The cast and creative team is complete for Objects in the Mirror, a Goodman Theatre-commissioned world premiere by Charles Smith. Directed by Resident Director Chuck Smith, Objects in the Mirror is inspired by the playwright’s real-life friendship with a Liberian refugee-turned-actor, Shedrick Yarkpai—portrayed by Daniel Kyri, in his Goodman debut. The production was developed through the 2015 New Stages festival and features a 5-member cast who brings to life the gripping account of one Liberian refugee’s attempts to find peace by exposing a potentially dangerous lifelong secret. Objects in the Mirror appears April 29 through June 4 (opening night is May 8) in the Albert Theatre. Tickets ($20-$75; subject to change) are now on sale and available at GoodmanTheatre.org/Objects, the box office (170 N. Dearborn) or by phone at 312.443.3800.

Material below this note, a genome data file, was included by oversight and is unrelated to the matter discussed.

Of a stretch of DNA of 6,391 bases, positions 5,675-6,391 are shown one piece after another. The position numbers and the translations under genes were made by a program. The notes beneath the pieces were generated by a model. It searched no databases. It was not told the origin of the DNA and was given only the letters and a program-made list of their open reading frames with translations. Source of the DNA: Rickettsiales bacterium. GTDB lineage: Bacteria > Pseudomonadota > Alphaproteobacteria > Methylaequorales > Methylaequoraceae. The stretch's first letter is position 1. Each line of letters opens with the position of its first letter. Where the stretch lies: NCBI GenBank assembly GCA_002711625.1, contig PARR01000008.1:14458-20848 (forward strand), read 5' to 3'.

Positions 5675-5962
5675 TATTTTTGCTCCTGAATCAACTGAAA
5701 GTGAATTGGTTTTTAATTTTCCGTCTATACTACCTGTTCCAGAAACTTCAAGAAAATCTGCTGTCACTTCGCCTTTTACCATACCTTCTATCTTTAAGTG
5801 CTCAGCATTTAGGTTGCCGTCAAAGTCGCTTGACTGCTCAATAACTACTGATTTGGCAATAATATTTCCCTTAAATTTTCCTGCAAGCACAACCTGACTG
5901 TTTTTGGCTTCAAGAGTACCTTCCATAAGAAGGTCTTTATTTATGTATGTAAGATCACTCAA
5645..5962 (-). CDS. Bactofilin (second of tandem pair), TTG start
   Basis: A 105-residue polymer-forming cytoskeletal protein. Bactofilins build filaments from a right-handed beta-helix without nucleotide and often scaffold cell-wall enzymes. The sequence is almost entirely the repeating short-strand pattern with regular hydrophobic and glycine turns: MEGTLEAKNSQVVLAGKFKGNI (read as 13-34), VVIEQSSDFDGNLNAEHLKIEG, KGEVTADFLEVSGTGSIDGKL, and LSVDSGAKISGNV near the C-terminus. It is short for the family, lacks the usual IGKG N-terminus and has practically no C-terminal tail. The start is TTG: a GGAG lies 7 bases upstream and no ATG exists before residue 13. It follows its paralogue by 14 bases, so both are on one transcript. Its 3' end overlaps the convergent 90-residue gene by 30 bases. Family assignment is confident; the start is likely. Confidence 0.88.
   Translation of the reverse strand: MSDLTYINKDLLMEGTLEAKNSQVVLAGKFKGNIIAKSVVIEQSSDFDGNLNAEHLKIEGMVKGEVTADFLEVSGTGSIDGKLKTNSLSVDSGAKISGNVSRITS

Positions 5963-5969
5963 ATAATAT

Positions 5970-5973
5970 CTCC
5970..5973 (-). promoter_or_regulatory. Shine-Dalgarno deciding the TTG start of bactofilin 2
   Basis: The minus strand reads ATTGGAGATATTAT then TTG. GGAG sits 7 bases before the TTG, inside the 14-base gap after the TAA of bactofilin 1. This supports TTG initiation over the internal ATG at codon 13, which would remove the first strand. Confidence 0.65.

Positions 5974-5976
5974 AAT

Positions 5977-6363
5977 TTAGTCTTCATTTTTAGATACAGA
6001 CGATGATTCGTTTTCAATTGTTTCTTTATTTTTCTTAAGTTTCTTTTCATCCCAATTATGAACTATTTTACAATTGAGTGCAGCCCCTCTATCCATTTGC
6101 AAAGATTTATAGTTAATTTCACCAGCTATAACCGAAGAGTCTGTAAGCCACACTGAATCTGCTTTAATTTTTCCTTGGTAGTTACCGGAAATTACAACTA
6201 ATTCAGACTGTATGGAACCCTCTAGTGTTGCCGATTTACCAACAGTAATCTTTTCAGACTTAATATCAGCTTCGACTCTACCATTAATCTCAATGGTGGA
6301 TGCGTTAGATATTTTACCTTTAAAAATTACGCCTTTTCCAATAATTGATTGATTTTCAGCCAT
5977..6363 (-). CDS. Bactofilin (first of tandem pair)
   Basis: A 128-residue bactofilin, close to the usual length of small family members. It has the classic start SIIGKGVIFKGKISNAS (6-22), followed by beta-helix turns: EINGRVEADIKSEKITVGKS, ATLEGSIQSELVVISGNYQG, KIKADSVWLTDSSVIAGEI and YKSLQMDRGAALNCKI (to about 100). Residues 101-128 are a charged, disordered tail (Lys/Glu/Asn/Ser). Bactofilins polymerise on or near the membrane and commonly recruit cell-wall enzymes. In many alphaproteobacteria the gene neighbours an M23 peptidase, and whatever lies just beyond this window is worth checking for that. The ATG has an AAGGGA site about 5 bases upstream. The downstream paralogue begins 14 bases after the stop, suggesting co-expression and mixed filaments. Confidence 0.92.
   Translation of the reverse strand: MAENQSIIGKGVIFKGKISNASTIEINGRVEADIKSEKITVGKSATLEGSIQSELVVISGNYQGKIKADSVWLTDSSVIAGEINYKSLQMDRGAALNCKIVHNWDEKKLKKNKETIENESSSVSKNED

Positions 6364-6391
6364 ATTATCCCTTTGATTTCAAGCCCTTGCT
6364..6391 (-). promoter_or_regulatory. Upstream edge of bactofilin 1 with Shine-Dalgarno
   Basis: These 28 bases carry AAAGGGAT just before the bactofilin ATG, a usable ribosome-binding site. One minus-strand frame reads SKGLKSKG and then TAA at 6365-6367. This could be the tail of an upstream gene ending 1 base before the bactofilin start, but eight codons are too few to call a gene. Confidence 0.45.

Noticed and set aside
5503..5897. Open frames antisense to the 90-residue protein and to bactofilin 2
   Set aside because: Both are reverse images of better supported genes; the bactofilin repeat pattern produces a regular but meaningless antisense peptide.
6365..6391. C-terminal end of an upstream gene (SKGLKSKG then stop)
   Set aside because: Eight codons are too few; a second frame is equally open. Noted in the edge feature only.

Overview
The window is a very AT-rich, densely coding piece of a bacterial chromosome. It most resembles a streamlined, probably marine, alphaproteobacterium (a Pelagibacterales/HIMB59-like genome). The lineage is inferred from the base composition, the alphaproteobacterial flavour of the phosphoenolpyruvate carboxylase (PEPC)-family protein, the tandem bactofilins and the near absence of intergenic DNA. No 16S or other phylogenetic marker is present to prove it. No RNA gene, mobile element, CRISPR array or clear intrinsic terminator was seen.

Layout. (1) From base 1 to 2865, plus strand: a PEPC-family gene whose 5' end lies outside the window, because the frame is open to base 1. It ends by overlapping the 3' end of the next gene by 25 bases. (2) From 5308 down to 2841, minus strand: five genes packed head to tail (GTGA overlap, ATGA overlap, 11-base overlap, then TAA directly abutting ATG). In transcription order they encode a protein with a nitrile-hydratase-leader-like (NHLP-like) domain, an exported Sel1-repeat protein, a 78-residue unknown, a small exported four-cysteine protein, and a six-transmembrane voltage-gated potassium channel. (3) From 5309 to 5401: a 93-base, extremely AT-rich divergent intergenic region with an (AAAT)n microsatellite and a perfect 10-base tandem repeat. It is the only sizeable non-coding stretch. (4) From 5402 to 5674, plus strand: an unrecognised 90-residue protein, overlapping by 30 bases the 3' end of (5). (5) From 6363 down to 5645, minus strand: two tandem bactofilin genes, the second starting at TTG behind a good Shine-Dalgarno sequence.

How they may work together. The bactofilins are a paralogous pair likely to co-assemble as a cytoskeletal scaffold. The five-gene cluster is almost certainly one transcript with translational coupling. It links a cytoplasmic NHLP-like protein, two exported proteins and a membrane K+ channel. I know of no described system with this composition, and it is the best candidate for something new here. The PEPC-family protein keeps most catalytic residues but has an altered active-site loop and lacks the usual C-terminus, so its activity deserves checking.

“In Objects in the Mirror, we’re placed directly into the lives of a family of refugees fleeing the violence of their homeland; we walk several miles in their shoes which forces us to take a good look at what we seem to be afraid of,” said Goodman Theatre Resident Director Chuck Smith, who marks his third world premiere collaboration with Smith—Knock Me a Kiss (Victory Gardens Theater) and Gospel According to James (Indiana Repertory Theatre). “I’m thrilled to reunite with my close friend Charles and excited to work with this exceptional cast and creative team to share Shedrick’s life story with Chicagoland audiences and beyond.”